A comparative study between different sensors used to detect the lower oxygen level during dynamic controlled storage of 'Conference' pears

L. Torregrosa, G. Echeverria, J. Illa, J. García, J. Giné-Bordonaba
To guarantee the availability of high quality pears throughout the year, the new trend in storage is to reduce the oxygen levels within a chamber and continuously monitor the lower oxygen level (LOL) tolerated by the fruit prior to anaerobiosis (referred to dynamic controlled atmosphere (DCA)). LOL monitoring includes measurements of chlorophyll fluorescence (CF), respiratory quotient (RQ) and/or ethanol accumulation (EtOH), all of them well implemented in apples but not in pears. The objectives of this study were to explore the suitability of DCA to store ‘Conference’ pears, to reveal the best method to determine the LOL based on the fruit physiology and to check possible key volatiles emitted by the fruit into the storage atmosphere as markers of LOL. To do so, we used ‘Conference’ pears harvested at the optimal commercial maturity and stored them in a semi-commercial chamber at 0°C for up to 8 months under DCA conditions. The O2 and CO2 levels within the storage atmosphere were controlled by an advanced control respiration (ACR) system which decreased O2 levels until a consistent LOL signal (depicted by either RQ, CF or EtOH) was clearly observed. Changes in the volatiles concentration within the storage atmosphere were also recorded. In general, DCA storage allowed preservation of ‘Conference’ pears at optimum quality. Our data showed a correlation between CF and RQ measurements during the first 6 weeks of the cold storage, having a CF peak when RQ values were higher than 1. However, this correlation was lost as the storage period increased, observing exclusively CF peaks that did not match either higher RQ values or ethanol levels. Overall, both RQ and CF signals were only useful during the period of acclimatization of the fruit to the cold or when moving from relatively high (ca. 2%) to low O2 levels. Further variables such as the emitted fruit volatiles can be used to monitor the LOL levels tolerated by the fruit.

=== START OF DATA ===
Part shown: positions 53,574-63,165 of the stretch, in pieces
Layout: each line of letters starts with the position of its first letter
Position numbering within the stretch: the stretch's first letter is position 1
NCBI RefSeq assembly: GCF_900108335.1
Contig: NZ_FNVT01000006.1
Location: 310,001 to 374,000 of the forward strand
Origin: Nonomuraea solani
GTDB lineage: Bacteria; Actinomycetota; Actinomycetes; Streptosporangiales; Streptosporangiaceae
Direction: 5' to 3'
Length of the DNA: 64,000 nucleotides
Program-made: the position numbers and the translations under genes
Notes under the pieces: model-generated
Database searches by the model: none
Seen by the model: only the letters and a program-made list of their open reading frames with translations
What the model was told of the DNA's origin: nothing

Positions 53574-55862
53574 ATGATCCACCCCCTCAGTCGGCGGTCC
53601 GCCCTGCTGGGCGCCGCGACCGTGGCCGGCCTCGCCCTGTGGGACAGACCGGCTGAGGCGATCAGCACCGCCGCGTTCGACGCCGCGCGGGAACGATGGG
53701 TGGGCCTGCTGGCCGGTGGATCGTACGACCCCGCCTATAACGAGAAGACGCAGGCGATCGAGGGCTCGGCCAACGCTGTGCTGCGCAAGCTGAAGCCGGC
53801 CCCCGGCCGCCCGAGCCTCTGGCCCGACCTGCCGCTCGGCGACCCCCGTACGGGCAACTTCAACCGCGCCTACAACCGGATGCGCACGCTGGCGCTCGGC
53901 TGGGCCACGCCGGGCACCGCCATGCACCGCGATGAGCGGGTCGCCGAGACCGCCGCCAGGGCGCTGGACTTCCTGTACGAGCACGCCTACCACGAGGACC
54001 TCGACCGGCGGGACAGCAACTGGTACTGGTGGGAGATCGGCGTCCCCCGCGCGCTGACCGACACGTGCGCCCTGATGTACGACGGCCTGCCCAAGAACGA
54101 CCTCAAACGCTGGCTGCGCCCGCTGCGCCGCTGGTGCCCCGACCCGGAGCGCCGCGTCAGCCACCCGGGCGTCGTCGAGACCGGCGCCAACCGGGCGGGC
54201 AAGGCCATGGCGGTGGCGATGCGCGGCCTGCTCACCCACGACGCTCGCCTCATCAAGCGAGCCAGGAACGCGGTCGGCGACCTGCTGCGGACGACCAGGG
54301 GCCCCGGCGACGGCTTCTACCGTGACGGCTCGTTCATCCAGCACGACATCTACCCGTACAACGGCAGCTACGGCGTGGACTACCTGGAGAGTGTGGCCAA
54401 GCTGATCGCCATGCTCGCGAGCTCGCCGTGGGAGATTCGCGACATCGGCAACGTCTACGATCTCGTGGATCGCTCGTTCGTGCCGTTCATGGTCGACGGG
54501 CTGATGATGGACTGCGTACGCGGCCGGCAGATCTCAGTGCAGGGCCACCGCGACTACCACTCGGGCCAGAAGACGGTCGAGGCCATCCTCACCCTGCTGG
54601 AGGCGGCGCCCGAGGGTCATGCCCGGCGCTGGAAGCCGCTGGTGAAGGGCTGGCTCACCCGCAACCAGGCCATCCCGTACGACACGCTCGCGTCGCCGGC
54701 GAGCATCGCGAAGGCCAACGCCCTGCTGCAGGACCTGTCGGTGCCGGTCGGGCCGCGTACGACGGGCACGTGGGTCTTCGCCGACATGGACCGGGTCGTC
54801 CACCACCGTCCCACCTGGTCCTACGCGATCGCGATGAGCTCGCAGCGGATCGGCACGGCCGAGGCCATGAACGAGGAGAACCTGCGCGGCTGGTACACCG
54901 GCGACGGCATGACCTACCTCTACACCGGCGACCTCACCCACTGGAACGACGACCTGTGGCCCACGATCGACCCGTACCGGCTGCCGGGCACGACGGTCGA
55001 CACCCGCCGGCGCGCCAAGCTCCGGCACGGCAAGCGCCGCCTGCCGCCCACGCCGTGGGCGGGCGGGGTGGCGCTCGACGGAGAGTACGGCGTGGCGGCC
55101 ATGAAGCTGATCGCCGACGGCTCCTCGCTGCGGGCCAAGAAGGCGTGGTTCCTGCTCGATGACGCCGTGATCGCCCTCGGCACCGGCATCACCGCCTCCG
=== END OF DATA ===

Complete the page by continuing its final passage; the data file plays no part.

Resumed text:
Torregrosa, L., Echeverria, G., Illa, J., García, J. and Giné-Bordonaba, J. (2021). A comparative study between different sensors used to detect the lower oxygen level during dynamic controlled storage of 'Conference' pears. Acta Hortic. 1303, 537-544
DOI: 10.17660/ActaHortic.2021.1303.73
chlorophyll fluorescence, superficial scald, respiratory quotient, volatile organic compound

Acta Horticulturae